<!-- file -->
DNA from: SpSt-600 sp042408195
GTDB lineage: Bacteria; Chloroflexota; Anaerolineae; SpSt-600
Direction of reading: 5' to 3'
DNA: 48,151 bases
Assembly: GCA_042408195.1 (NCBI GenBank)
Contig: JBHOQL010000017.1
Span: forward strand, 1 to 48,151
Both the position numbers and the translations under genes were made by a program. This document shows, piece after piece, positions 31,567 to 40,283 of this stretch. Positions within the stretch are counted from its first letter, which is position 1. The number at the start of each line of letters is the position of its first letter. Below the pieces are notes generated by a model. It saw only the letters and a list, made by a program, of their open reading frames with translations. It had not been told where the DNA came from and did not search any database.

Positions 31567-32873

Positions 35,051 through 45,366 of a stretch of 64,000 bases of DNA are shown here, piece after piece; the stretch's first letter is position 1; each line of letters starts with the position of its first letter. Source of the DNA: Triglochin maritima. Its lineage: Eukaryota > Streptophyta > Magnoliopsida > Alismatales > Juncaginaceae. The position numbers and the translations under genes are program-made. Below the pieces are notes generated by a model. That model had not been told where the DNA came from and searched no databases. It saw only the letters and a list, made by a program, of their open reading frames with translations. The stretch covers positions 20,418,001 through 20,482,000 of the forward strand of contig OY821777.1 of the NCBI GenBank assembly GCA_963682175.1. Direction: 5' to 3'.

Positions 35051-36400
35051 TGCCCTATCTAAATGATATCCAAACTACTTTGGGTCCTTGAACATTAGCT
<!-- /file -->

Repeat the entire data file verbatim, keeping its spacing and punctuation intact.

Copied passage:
DNA from: SpSt-600 sp042408195
GTDB lineage: Bacteria; Chloroflexota; Anaerolineae; SpSt-600
Direction of reading: 5' to 3'
DNA: 48,151 bases
Assembly: GCA_042408195.1 (NCBI GenBank)
Contig: JBHOQL010000017.1
Span: forward strand, 1 to 48,151
Both the position numbers and the translations under genes were made by a program. This document shows, piece after piece, positions 31,567 to 40,283 of this stretch. Positions within the stretch are counted from its first letter, which is position 1. The number at the start of each line of letters is the position of its first letter. Below the pieces are notes generated by a model. It saw only the letters and a list, made by a program, of their open reading frames with translations. It had not been told where the DNA came from and did not search any database.

Positions 31567-32873

Positions 35,051 through 45,366 of a stretch of 64,000 bases of DNA are shown here, piece after piece; the stretch's first letter is position 1; each line of letters starts with the position of its first letter. Source of the DNA: Triglochin maritima. Its lineage: Eukaryota > Streptophyta > Magnoliopsida > Alismatales > Juncaginaceae. The position numbers and the translations under genes are program-made. Below the pieces are notes generated by a model. That model had not been told where the DNA came from and searched no databases. It saw only the letters and a list, made by a program, of their open reading frames with translations. The stretch covers positions 20,418,001 through 20,482,000 of the forward strand of contig OY821777.1 of the NCBI GenBank assembly GCA_963682175.1. Direction: 5' to 3'.

Positions 35051-36400
35051 TGCCCTATCTAAATGATATCCAAACTACTTTGGGTCCTTGAACATTAGCT